In addition to the advantages of distance learning mentioned above, it is known that especially adult learners face particular challenges during their online education. Computer and Internet self-efficacy of adult learners play a significant role in online learning processes (Johnson, Morwane, Dada, Pretorius & Lotriet, 2018). The learners who have low perception of competency in these issues or the older adult learners might have challenges in this process and this might cause learner dropout (Appana, 2008). The problems related to learner support might also be experienced in online distance education. It might be the case that adult learners do not have available support through the related resources and orientation programs as college students do. Therefore, they might feel isolated in their educational experience. The challenges they experienced in education might increase when they lack of adequate support from their families and workplaces. In addition, adults have multiple roles such as spouse, parent, colleague, and student, each of which means additional responsibilities and workload (Thompson & Porto, 2014). These challenges might affect their learning success as well as causing dropout in online distance education programs or courses (Park & Choi, 2009). Increasing dropout rates are considered as a crucial problem in distance adult education. One study by Choi and Kim (2018) examined meaningful factors affecting adult distance learners’ decisions to drop out. Their study found that some of the factors affected adult learners’ decisions to persist in or drop out of the online degree programs such as basic physical constraints from work, scholastic aptitude, family/personal issues, motivation for studying, academic integration, interaction, and motivation (Choi & Kim, 2018). In another major study, Lee, Choi and Kim (2013) found that academic locus of control and metacognitive self-regulation skills were the more important factors influencing the dropout of adult learners. Deschacht and Goeman (2015) emphasized that future studies should be focused on preventing the dropout of adult online learners. These studies showed that the external and internal challenges faced by adults increased the likelihood of adult learners’ dropout. Due to the high rates of dropout, particularly by adult learners as a result of the challenges they faced, student retention is now considered as a success factor in online distance education programs (De Paepe, Zhu & DePryck, 2018; Martinez, 2003). Thus, there is also an immense need to focus on these challenges in online distance education practices.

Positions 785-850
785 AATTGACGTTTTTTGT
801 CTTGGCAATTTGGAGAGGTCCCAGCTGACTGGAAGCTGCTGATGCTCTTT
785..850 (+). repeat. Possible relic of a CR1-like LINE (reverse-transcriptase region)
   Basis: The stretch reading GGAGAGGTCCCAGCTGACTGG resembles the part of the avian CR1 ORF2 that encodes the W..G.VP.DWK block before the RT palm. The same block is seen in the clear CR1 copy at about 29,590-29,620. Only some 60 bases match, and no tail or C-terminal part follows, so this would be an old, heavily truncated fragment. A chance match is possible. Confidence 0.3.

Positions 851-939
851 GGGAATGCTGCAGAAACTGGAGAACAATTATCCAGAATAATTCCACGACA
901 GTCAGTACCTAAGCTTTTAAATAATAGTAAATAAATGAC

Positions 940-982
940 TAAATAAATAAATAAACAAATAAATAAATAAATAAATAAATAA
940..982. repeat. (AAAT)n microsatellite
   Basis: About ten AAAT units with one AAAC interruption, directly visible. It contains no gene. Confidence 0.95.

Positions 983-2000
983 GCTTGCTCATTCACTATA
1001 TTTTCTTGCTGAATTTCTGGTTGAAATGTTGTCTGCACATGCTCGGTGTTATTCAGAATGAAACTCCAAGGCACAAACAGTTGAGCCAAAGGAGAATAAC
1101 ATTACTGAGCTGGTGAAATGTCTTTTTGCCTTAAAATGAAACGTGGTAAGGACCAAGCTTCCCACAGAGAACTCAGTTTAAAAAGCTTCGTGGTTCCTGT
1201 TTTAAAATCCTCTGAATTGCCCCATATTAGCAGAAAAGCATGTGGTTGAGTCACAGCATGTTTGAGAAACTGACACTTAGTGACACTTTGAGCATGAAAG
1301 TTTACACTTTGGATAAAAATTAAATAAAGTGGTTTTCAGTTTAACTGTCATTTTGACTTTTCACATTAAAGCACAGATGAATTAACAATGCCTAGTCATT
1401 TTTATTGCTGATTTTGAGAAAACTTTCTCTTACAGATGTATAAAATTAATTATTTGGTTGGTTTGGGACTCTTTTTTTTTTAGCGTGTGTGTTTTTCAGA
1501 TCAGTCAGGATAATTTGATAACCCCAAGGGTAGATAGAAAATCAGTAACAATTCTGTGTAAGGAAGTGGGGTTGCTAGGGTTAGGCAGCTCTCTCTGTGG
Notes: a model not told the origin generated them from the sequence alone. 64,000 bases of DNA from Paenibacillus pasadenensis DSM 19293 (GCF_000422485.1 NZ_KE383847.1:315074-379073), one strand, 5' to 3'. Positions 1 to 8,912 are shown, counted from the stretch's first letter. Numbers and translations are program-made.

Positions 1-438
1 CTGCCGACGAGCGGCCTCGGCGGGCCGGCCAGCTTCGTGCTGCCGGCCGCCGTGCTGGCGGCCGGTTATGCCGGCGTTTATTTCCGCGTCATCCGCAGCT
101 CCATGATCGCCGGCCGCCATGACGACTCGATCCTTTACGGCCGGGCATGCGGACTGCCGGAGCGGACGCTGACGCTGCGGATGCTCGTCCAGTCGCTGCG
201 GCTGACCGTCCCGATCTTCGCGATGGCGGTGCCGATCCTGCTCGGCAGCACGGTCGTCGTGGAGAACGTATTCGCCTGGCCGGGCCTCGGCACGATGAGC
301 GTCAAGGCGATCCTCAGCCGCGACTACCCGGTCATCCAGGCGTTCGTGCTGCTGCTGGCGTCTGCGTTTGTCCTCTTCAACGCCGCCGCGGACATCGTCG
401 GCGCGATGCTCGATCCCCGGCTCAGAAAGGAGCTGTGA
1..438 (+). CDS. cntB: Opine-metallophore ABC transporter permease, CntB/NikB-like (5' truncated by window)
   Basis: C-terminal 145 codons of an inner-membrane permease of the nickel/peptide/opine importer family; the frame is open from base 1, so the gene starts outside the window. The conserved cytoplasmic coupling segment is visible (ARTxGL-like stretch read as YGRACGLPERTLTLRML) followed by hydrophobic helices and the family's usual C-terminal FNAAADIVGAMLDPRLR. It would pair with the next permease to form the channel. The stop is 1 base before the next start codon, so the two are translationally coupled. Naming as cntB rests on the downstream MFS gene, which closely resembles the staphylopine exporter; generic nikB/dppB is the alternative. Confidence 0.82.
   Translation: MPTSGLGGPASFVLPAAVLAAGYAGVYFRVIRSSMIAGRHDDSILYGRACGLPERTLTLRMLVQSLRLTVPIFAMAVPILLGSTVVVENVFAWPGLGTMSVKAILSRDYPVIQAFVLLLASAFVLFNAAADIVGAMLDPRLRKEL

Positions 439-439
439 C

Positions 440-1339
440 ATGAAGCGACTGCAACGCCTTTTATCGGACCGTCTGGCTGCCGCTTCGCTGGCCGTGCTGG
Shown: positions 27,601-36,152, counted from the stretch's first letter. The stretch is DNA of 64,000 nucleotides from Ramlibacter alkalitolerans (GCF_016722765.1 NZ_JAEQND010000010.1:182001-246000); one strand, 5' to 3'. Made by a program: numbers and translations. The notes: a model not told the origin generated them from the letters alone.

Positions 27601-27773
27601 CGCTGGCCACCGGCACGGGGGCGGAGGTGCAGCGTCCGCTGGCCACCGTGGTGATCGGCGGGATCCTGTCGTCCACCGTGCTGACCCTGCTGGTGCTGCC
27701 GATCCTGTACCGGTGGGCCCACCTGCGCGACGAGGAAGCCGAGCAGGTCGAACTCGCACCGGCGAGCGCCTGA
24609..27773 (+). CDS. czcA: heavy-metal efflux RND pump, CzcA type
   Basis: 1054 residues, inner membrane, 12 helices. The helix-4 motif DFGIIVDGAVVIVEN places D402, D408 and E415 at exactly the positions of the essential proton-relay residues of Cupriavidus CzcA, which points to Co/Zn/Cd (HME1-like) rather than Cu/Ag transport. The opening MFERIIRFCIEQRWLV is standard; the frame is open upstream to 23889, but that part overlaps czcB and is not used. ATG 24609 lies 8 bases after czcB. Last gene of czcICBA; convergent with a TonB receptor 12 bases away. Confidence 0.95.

Former research has concentrated on what to do to improve quality and adult learners’ performance in online distance education (Johnson et al., 2018; Thompson & Porto, 2014). In the review of the literature, it is observed that the relevant studies focus on a single component of distance adult education. For this reason, it seems significant to create a framework and explore current landscape regarding the mentioned challenges for the future studies in adult distance education. Recent studies addressed that a holistic understanding of the problems and challenges faced by adults in online distance education plays a key role in building effective online learning experiences (Wang, 2011; De Paepe et al., 2018). Therefore, the purpose of this study is to investigate the challenges faced by adult learners in online distance education through the review of the related literature so as to create such a framework. Specifically, the current study strives to answer the research question: What are the identified challenges faced by adult learners at a distance in the literature?
The present study used systematic literature review procedures. The research studies in the literature reporting the challenges faced by adults were systematically reviewed and analyzed. The followed procedure was presented in the following sections.
Several criteria were determined for the inclusion of the studies. The main inclusion criterion was that the reviewed studies had to be conducted in the contexts of online distance education programs offering academic degrees. Therefore, the studies about corporate trainings and Massive Open Online Courses (MOOCs) were excluded from the study because only the studies reporting the findings from the online distance education programs offering academic degrees were aimed to be included. Based on this main criterion, other inclusion and exclusion criteria were identified to review. Considering the developments in online distance education, the studies published since 2000 were included in this study. As another basic inclusion criterion, only the empirical journal articles were included; that is, the book reviews, literature reviews, meta-analysis studies, editorials, and conference proceedings were excluded in the current study. Furthermore, merely the articles published in peer-reviewed journals were included.